SS: There was already a big hype around Supreme, but not as big as it is today. Their older, pre-2008 stuff is great, but the newer designs don’t appeal to me as much. Yeah, Supreme is exclusive and hyped up, but I don’t subscribe to that. I like how there’s something really special and mysterious about the brand. It’s not that I find the clothing particularly impressive or inspiring, but there’s something about Supreme… the brand really doesn’t give a fuck. They’ve released punching bags, crowbars, mini-bikes and a literal brick with a Supreme logo on it. All tongue-in-cheek. No other brand does it. Also, a lot of their older stuff is self-referential, and contains a lot of interesting political messages. Catch me with a Supreme “Fuck Bush” sticker.
P: A lot of articles lately have been saying that Supreme has ‘lost its cool’, especially with the Louis Vuitton collaboration. Haters have been saying that the brand no longer has this underground, skater vibe. What do you think about this?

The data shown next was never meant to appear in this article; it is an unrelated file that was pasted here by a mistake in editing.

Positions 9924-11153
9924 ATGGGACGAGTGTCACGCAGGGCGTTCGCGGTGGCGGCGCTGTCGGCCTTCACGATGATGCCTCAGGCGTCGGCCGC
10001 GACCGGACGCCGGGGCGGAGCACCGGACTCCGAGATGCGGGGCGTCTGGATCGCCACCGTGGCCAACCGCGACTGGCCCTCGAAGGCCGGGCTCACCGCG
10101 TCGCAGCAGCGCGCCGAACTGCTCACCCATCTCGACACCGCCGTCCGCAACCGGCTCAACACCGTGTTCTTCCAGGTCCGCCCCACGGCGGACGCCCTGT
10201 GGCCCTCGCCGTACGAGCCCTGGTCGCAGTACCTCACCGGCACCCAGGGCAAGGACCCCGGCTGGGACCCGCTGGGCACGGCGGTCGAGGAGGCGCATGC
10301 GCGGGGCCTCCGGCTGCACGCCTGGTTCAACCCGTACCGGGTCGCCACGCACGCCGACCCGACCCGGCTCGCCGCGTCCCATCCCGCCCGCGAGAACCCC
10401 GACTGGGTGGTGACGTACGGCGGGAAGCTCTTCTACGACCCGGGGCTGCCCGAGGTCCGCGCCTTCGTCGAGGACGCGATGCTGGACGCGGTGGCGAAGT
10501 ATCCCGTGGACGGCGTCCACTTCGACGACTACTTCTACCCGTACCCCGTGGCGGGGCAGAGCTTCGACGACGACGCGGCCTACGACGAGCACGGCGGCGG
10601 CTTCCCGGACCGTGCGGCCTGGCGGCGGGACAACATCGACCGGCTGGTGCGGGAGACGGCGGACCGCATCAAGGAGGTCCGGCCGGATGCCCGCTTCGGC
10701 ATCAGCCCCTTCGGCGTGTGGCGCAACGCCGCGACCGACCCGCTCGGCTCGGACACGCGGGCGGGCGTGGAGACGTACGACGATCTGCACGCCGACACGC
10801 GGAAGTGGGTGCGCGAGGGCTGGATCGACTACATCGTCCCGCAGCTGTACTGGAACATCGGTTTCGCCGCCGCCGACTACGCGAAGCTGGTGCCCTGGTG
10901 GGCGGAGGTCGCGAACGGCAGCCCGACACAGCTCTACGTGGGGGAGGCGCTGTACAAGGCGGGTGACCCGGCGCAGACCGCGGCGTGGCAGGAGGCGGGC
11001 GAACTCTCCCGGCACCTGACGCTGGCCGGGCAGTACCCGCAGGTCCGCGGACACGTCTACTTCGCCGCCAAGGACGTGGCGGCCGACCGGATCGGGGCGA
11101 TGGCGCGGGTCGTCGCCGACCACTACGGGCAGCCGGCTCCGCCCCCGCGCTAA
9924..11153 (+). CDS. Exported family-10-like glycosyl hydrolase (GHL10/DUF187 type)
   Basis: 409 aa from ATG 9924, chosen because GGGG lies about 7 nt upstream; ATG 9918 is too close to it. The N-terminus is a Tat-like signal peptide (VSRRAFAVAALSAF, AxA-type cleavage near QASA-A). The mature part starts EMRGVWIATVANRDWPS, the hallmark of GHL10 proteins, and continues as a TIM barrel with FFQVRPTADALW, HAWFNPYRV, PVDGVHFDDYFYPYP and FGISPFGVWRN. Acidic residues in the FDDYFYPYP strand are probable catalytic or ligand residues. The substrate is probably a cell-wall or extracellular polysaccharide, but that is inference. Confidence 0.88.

SS: The Louis Vuitton collaboration may be the turning point. In the past two or so years, more and more celebrities have been wearing Supreme. Kylie Jenner, for example, popularized the brand to her Snapchat fans. Kanye’s been seen rocking Supreme on the streets. As a result, the value of some of the older pieces has pretty much tripled. Honestly, the brand lost its skater vibe a long time ago, but I think the LV collaboration really threw the brand into mainstream fashion culture. For some of the brand’s most devoted fans, Supreme has lost some of its cool.
P: So where do you think the brand is moving toward?
SS: I don’t really know where the brand is headed, but what I do know is that the older stuff is more popular than ever.
P: Maybe the OG fans are now more motivated to get the vintage stuff so that they reclaim this feeling of belonging to a counterculture.